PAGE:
THE International Olympic Committee (IOC) is not removed from the fluctuations in the global economy, experiencing its recessions and slowdowns, elements that affect the host cities of its quadrennial Games.
The international sports organization has insisted – in order to make financial savings – on maintaining the number of participating athletes at close to 10,000. This is an objective that in the last three editions of the Games it was close to fulfilling, however London 2012 saw a total of 10,568 athletes.
The issue of the “gigantism” of the Games not only covers the young people who animate the facilities with their effort, enthusiasm and quality. The need for cuts also impacts on the preparation of the venues, and Tokyo, host of the upcoming event under the five rings in 2020, is no exception.
The Japanese economy, exposed to fluctuations due to its high dependence on exports (automobiles, electronic products, chemicals, steel, machine tools, among its main exportable goods), has been vulnerable, even though its trade balance showed a surplus in 2016. It is currently the third largest economy on the planet, behind the United States and China.
The Japanese have taken note that only rational spending will lead to a success similar to that of Tokyo 1964, when the Asian continent hosted an Olympic contest for the first time, then described by critics as the “Perfect Games.”
CUTS NOT ONLY TO THE STANDS
The initial step of the future hosts of the greatest spectacle of international sports, in order to attend to this economic reality, was the dismissal of the proposal of Iraqi architect Zaha Hadid for a new Olympic Stadium, designed to hold 80,000 people and valued at 2.082 billion dollars.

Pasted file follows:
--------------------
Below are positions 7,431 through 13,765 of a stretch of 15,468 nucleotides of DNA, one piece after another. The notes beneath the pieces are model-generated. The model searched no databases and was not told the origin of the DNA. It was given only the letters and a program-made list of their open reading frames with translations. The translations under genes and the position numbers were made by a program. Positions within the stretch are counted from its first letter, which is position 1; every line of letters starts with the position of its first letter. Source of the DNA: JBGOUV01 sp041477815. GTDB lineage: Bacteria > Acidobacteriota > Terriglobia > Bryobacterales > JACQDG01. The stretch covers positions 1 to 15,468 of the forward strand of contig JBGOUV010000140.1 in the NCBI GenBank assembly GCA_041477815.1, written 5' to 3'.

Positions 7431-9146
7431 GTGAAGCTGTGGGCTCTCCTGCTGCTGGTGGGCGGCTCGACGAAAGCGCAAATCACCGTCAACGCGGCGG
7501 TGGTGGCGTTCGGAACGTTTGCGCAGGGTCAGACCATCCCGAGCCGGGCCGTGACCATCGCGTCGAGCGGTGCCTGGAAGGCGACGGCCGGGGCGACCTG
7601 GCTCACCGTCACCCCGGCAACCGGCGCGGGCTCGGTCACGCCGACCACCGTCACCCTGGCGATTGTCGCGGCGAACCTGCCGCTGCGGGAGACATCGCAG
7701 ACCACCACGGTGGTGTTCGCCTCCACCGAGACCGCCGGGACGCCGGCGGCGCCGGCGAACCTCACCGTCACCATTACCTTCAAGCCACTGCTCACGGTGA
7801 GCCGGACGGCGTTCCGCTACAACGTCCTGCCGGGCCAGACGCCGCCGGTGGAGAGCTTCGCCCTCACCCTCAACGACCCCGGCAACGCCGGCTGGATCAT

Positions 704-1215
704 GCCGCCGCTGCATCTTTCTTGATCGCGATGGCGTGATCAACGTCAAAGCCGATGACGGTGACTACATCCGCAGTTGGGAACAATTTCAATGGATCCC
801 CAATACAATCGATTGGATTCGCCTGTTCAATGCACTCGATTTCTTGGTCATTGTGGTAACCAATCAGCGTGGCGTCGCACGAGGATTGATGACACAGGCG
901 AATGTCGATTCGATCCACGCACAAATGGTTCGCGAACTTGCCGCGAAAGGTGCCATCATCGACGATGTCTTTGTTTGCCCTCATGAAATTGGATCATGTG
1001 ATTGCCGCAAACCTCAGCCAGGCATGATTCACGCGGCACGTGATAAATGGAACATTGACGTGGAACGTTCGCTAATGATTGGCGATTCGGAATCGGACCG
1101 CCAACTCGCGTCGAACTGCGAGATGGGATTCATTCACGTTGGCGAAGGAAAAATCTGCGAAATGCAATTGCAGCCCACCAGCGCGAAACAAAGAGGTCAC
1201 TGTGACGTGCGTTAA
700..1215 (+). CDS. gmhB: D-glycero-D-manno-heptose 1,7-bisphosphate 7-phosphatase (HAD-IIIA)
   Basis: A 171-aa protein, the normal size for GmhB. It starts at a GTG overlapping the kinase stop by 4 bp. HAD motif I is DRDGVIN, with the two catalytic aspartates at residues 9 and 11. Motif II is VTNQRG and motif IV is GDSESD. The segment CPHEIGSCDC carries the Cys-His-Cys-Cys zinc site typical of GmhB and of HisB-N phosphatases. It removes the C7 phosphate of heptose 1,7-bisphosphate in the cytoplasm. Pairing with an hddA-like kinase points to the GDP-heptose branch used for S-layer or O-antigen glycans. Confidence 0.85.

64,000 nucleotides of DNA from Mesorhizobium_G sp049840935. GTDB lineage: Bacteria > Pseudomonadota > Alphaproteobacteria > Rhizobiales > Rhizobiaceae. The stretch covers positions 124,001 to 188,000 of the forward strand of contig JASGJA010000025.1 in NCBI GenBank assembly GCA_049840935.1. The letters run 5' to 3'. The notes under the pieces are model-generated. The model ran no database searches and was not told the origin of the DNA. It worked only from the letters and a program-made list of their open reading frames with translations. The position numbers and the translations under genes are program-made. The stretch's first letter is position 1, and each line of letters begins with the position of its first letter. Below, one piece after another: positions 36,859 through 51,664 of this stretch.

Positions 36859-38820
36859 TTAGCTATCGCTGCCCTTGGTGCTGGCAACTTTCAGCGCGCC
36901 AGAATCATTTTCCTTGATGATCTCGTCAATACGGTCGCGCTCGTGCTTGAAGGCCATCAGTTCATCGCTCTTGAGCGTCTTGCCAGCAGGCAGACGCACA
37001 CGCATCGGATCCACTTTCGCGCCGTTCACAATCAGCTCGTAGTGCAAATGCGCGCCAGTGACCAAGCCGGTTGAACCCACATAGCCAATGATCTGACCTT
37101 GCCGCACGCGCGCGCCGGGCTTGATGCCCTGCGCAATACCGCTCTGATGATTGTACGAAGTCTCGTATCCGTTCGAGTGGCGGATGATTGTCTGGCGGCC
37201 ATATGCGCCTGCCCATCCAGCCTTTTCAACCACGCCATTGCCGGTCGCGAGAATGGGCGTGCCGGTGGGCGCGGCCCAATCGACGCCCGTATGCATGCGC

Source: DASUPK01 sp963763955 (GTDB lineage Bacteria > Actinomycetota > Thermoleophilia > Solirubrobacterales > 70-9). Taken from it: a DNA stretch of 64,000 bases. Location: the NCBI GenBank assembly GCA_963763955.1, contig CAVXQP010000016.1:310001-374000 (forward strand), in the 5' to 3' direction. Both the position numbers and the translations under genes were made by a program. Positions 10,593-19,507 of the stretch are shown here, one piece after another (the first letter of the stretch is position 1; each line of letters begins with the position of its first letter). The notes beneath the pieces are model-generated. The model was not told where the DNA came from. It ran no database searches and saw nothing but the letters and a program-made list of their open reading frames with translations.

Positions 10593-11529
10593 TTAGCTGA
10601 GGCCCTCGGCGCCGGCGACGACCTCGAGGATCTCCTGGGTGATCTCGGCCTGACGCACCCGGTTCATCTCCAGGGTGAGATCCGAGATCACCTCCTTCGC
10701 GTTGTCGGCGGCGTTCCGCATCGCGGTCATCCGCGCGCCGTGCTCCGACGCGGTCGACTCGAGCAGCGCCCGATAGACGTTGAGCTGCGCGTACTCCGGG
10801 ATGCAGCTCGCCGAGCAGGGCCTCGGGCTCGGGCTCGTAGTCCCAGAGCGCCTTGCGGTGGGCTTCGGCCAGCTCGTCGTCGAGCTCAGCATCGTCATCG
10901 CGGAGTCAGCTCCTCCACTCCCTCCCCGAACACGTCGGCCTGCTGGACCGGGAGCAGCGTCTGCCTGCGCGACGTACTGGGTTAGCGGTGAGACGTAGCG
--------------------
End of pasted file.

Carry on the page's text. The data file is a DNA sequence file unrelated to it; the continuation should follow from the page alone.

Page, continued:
Instead, they opted for the design by their own Kengo Kuma, reducing the cost to 1.2 billion dollars and offering 68,000 seats in its stands, an adjustment which the IOC Coordination Commission was made aware of on a recent visit to the venue, for the fifth time. Specialists assure that the building will permit an increase to its capacity, while they plan to conclude the works by November 2019 and put the facilities to the test during the Rugby World Cup.
The previous Olympic Stadium – with capacity for 57,363 people – also remained in the country’s capital until 2015, when it was demolished. Built in 1958, it was remodeled to receive the competitors in the summer Games of 1964. However, more than 50 years after that edition, in which 1,800 million dollars were allocated to remodel the city’s sports centers, and the Games in general required expenditure of around just 3 billion dollars, the costs are incomparable to those of Beijing 2008, London 2012 and Río de Janeiro 2016, each spending over 11 billion of dollars.
A further 11 venues for different sports will also make adjustments to the number of seats available in the lead up to Tokyo 2020, despite the fact that Japan has a population of over 127 million people, and a high population density of 336 inhabitants per km2. Thus, the centre for equestrian disciplines will see its capacity reduced from 14,000 to 9,300 seats, the boxing venue from 10,000 to 7,700, and there will be space for 5,000, instead of 7,000, spectators at the archery competitions, to mention just a few examples.
The people of Japan will surely strive to ensure that history is repeated, and those “Perfect Games” of Tokyo 1964 are repeated in Tokyo 2020, in a context in which even the most developed countries are having to tighten their belts.